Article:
MAUDE ELIZA ANDERSON
(1890 - 1983)
I can't recall when this small dark lady with long straight black hair first came into my life. It just seems that one day when I needed to experience unconditional love there she was. Her obituary states that she was born May 12, 1890 in Randolph County, Alabama. She made the transition to glory February 2, 1983 while living in Hobson City, Alabama.
Fragmented tales of her early life seem to all revolve around the end of a hoe handle, i.e. chopping cotton, chopping corn, chopping peas, peanuts, etc. Early fall brought on a break from the monotony of chopology for the flamboyant task of picking cotton. I am not sure of how much schooling she had, however she read well, had good penmanship, better than average math skills and a keen sense of history.
Loved Her Some Papa
No matter how hard Grandma made her early life sound it was always spiced with an intense love expressed for Grandpa Ben. In her eyesight, the man could do no wrong. It has only been in recent reflections that I've noted that she seldom spoke about Grandma Maggie. On the day that she summoned and appointed me the official historian of the Maudian branch of the Boyd family history she matter of factly gave me the names of Grandpa Ben's father and grandfather. Her comments about Grandma Maggie were kind enough (kind person, quiet person, good cook, could have a baby and go back to the field the next day) but it was obvious from start to finish that Papa was to be the principal star of her past.
Her Joys! Her Gift! Her True Love!
Grandma's love for God was the ultimate attribute of her life. She is the only person I ever heard sing hymns, exhort the preacher and actually shout while sleeping, shouting one minute and snoring the next. Whenever I confronted her about this phenomenon she became downright indignant insisting that she did not snore or talk in her sleep. As it was with most southern grandmothers of that era, the church was a central focus in her life. By the time I became a teenager, I was able to predict her whereabouts by taking note of the day of the week and the hour of the day. Mondays 9 a.m. to 11 a.m. Mission Meeting in the home of one of the church mothers, Second Tuesdays 1 p.m. to 3 p.m. Willing Workers Club, Wednesdays 6 p.m. to 9 p.m. Bible Study. There were dinner sales at the Lodge Hall every 4th Saturday to raise funds for the Eastern Stars.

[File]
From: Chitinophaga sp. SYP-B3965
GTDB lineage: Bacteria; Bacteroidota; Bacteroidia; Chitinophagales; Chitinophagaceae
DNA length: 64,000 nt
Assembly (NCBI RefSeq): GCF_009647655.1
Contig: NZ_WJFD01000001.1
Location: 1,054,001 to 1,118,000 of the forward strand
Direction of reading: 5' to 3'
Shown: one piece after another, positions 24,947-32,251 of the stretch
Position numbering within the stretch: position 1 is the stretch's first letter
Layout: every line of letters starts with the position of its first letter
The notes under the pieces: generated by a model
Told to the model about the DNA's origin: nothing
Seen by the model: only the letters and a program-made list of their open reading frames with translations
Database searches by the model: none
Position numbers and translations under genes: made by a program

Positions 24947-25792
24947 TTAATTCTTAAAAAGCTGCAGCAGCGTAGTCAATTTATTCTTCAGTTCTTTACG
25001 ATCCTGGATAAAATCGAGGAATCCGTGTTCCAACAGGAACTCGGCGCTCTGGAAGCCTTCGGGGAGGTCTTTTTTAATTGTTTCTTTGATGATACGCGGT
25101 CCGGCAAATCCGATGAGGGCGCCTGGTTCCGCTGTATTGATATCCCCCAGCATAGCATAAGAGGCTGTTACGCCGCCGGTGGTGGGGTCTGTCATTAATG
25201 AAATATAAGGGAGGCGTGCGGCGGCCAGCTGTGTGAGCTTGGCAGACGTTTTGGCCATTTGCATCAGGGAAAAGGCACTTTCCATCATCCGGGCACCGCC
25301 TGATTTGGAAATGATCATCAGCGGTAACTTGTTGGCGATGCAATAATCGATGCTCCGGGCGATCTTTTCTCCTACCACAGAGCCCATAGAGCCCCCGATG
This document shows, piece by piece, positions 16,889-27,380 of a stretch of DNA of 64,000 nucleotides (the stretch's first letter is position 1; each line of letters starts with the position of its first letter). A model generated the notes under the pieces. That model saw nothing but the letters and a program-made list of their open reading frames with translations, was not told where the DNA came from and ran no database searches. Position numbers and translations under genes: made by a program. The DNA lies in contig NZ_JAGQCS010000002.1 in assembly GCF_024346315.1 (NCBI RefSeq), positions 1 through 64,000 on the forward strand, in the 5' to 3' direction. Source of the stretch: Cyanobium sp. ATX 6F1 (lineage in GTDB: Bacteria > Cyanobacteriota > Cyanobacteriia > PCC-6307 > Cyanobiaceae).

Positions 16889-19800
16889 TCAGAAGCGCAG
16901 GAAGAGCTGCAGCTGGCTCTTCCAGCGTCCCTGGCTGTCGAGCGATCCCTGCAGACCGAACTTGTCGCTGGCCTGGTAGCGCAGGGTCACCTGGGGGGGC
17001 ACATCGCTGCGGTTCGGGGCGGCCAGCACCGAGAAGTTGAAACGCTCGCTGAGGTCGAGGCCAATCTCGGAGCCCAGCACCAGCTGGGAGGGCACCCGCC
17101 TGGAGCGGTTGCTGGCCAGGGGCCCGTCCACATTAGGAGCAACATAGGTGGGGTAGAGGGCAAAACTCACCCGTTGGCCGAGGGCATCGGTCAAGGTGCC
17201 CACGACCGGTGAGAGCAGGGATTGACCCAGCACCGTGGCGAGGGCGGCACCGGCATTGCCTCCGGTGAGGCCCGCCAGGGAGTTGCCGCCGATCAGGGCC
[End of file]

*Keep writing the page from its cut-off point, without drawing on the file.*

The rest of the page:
Through the eyes of an admiring grandson, it appeared that the agape love that God had for her was a two way street. Phelia love was a different thing. While she loved and cared for all her relatives very deeply, in order to really know her one had to understand how special Papa was. The only time that her devotion to Grandpa Ben as the number one person in her life may have been challenged took place in 1911 with the birth of her son and only child, Artway (I as her grandson was a distant third). She considered her son a special gift from God. Neither she nor Artway ever spoke much of Artway's father. I did learn that his name was Horace Brittan and by the time I turned twelve he was living in Pittsburgh, Pennsylvania.
The strong bond between she and Artway was a special one that lasted until his death some 66 years later. The strong bond was one that Artway's wife was never comfortable with causing her to sometimes express outright resentment and hostility towards Grandma. Not once do I recall Grandma striking back or responding in anger. During times when there was an argument or confrontation between my parents, Grandma never sided with her son. Instead she always admonished him to take the high road. When my mother would scold or discipline one of us kids in